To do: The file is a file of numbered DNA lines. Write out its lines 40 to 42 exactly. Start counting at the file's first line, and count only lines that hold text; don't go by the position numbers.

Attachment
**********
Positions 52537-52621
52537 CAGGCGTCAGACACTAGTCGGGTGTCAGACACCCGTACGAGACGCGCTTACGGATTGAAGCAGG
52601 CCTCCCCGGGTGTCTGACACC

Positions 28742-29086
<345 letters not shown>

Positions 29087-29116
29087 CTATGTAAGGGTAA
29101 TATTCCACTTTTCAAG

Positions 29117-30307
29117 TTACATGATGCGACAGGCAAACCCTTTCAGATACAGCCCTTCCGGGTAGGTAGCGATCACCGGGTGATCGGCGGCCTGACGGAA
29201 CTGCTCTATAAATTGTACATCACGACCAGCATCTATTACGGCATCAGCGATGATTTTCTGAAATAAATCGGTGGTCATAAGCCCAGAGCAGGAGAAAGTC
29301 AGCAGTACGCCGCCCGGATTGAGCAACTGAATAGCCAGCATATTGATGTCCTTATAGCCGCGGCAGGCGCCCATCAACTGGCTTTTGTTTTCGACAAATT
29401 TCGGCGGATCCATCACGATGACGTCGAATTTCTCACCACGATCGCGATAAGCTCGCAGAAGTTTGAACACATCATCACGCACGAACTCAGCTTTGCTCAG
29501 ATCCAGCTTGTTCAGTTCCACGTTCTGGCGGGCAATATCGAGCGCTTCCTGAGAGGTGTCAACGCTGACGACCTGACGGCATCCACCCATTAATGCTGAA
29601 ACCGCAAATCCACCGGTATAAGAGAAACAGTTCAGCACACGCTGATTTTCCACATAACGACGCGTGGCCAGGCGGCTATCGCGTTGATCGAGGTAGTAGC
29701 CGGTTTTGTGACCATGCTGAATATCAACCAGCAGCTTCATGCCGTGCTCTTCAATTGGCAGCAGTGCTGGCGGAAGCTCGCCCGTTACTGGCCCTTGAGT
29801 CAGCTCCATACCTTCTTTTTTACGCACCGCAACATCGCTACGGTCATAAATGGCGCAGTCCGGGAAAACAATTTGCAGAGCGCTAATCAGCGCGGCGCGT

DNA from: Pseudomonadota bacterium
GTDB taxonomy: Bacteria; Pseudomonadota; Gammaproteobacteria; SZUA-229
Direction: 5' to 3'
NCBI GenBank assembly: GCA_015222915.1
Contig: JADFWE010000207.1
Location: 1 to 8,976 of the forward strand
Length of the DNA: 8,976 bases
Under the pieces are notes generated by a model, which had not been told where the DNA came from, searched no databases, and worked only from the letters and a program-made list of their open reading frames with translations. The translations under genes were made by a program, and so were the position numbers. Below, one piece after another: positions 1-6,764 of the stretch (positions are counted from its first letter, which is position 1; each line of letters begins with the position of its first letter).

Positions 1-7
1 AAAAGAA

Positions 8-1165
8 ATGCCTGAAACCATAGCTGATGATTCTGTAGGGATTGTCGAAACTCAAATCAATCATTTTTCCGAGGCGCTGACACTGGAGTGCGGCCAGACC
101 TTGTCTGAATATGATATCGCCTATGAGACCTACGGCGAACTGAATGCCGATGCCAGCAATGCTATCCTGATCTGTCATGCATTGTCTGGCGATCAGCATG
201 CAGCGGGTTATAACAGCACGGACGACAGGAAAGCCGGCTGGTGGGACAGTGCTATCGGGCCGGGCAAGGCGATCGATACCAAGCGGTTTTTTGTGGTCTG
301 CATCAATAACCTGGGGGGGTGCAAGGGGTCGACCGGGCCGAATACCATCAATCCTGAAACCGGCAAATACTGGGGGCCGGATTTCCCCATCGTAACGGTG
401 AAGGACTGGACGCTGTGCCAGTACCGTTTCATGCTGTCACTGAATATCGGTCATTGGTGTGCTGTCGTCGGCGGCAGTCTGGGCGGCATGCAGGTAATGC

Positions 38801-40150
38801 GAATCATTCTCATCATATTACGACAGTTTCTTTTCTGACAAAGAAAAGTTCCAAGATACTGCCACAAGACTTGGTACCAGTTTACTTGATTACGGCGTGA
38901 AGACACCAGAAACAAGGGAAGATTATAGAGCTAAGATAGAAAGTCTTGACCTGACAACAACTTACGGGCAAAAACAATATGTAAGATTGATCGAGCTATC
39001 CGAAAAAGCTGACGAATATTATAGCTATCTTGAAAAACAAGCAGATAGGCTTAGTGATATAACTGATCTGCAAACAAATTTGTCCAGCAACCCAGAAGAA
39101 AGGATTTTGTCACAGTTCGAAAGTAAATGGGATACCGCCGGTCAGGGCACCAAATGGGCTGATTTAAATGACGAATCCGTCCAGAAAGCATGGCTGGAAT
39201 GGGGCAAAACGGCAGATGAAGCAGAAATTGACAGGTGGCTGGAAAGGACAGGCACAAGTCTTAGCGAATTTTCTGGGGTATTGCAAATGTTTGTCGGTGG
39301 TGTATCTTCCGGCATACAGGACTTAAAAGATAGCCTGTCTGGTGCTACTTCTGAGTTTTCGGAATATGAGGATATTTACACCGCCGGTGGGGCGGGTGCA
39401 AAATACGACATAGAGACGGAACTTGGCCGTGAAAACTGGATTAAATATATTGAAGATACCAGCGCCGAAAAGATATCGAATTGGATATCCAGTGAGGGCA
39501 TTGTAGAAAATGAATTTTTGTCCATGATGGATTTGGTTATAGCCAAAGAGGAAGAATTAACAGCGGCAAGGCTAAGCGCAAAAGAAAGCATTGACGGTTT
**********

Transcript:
39301 TGTATCTTCCGGCATACAGGACTTAAAAGATAGCCTGTCTGGTGCTACTTCTGAGTTTTCGGAATATGAGGATATTTACACCGCCGGTGGGGCGGGTGCA
39401 AAATACGACATAGAGACGGAACTTGGCCGTGAAAACTGGATTAAATATATTGAAGATACCAGCGCCGAAAAGATATCGAATTGGATATCCAGTGAGGGCA
39501 TTGTAGAAAATGAATTTTTGTCCATGATGGATTTGGTTATAGCCAAAGAGGAAGAATTAACAGCGGCAAGGCTAAGCGCAAAAGAAAGCATTGACGGTTT